Baker's Dozen

Artists discuss the 13 records that shaped their lives

12. WirePink Flag

It was difficult to pick a punk album. The reason I love Wire is because they were around at the same time as punk, but they were to the side of everything. They were part of the punk movement but they were doing something which was just a little bit different.

The whole album has a sound, I think they tuned the guitars down to make them sound ‘grungier’. In the day we’d say grungier because there had never been a movement called grunge back then. They sound heavy without sounding rock. So it’s heavy, but it’s art, and it’s very much an ‘art rock’ record. The lyrics are brilliant and the delivery is so deadpan. Without Wire, so much of punk rock was really just pub rock turned up.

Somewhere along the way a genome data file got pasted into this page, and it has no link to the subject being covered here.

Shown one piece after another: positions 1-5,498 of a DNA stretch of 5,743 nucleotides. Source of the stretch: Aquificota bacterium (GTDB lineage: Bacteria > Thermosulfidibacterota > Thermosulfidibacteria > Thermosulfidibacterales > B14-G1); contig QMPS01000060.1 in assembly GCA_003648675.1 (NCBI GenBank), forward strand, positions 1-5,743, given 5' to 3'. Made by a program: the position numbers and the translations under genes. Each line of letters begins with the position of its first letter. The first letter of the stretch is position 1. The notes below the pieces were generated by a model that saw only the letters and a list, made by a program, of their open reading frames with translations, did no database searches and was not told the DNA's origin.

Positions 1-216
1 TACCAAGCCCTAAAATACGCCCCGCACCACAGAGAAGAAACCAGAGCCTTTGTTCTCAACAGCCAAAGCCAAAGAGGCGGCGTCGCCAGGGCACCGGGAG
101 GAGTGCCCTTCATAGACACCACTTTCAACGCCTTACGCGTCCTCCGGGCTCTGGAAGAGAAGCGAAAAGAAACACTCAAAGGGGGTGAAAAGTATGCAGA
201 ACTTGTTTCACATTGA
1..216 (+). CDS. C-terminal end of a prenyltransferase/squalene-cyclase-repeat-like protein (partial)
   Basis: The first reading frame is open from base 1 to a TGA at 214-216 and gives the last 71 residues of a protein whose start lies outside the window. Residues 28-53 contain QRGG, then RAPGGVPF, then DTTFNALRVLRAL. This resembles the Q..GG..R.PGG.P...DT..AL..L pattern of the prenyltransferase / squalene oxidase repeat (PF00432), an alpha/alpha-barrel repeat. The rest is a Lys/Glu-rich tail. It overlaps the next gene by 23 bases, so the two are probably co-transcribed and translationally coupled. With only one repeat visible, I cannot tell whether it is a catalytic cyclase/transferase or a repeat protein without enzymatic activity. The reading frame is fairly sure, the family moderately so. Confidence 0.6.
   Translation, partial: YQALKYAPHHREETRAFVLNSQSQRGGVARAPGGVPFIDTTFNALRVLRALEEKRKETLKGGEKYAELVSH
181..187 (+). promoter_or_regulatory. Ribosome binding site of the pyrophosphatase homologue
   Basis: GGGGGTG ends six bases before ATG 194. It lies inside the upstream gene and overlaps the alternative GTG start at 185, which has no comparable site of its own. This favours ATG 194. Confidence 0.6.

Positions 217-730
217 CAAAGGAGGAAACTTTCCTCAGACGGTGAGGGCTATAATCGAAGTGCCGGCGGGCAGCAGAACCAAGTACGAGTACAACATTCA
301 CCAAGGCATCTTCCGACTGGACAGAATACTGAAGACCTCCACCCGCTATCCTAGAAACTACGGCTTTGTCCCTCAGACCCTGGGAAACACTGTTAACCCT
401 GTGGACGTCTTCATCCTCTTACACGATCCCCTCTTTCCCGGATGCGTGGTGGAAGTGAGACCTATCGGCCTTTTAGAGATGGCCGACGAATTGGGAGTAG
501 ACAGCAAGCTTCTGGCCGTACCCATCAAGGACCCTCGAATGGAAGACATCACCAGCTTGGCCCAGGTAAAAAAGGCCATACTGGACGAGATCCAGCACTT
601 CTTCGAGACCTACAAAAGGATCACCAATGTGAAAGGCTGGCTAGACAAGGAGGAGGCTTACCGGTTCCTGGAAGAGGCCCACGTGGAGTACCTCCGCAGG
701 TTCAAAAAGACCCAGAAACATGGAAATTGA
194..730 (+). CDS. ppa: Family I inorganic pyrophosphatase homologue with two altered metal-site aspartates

The best punk album is probably Never Mind The Bollocks. But I don’t love it in the way I love this record. I don’t play Never Mind The Bollocks, whereas I do still play this occasionally.

I might not make music without punk rock because it was the thing that made us go “oh yeah, we can do this”. In the back of my mind I wanted to be Marc Bolan or I wanted to be David Bowie. But it was punk rock that told me I could be. The whole punk movement was the reason I started doing music in the first place.

Selected in other Baker’s Dozens: Emma Anderson, Tim Booth, Johnny Dean of Menswear, Mike Watt
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